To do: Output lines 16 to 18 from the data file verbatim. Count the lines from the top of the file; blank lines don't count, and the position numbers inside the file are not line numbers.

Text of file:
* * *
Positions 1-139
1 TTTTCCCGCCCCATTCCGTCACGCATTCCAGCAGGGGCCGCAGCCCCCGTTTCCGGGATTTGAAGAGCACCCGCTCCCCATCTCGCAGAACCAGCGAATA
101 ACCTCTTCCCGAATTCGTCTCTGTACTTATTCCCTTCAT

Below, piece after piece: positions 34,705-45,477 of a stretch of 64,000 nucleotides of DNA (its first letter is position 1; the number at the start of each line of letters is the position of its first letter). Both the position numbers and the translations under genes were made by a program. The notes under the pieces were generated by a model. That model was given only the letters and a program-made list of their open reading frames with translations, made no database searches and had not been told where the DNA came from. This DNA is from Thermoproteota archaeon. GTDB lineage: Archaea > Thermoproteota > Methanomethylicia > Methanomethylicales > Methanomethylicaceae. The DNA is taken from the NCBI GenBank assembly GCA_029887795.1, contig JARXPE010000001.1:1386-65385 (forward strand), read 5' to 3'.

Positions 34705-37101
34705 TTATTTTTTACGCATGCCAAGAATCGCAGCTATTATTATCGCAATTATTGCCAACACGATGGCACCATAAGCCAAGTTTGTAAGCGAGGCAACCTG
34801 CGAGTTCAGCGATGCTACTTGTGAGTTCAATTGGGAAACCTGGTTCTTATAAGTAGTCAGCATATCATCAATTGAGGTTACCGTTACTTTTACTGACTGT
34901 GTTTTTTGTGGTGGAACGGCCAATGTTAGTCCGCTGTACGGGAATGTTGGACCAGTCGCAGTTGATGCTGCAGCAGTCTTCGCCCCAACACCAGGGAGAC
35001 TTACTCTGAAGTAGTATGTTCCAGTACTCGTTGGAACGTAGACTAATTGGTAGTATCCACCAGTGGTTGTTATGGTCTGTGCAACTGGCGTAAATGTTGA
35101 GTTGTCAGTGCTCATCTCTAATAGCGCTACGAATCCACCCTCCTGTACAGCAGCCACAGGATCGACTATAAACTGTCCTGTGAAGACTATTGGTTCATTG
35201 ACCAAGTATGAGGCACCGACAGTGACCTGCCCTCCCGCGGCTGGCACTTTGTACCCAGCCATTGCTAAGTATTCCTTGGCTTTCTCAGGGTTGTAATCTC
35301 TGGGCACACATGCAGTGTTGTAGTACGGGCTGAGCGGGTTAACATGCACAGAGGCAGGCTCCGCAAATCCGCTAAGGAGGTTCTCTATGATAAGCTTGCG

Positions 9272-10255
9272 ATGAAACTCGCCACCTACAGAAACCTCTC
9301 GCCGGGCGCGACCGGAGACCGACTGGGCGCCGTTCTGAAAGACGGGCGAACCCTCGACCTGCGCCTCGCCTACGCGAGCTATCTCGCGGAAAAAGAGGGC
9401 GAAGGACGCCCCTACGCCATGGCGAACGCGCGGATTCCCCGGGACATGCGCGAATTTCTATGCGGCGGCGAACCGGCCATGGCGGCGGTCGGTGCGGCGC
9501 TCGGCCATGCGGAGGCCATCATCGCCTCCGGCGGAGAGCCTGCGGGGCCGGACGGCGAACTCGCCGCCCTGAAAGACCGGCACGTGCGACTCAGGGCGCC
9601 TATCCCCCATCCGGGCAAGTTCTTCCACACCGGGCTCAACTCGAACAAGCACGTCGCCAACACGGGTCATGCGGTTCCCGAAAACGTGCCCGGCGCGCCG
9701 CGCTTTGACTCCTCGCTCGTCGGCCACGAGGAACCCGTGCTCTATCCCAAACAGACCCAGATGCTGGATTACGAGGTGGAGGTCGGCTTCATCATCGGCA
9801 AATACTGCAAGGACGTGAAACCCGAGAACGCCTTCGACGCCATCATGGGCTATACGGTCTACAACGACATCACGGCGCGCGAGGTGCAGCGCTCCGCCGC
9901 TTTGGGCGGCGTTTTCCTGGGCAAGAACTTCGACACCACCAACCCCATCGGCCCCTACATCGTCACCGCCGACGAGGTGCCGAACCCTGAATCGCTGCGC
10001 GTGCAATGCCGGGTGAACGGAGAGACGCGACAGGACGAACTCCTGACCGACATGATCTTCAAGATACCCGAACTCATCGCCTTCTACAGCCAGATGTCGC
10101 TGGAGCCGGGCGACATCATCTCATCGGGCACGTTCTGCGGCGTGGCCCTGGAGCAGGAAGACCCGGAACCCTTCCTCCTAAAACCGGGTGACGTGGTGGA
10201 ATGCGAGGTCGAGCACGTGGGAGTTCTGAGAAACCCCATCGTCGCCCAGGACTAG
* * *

9401 GAAGGACGCCCCTACGCCATGGCGAACGCGCGGATTCCCCGGGACATGCGCGAATTTCTATGCGGCGGCGAACCGGCCATGGCGGCGGTCGGTGCGGCGC
9501 TCGGCCATGCGGAGGCCATCATCGCCTCCGGCGGAGAGCCTGCGGGGCCGGACGGCGAACTCGCCGCCCTGAAAGACCGGCACGTGCGACTCAGGGCGCC
9601 TATCCCCCATCCGGGCAAGTTCTTCCACACCGGGCTCAACTCGAACAAGCACGTCGCCAACACGGGTCATGCGGTTCCCGAAAACGTGCCCGGCGCGCCG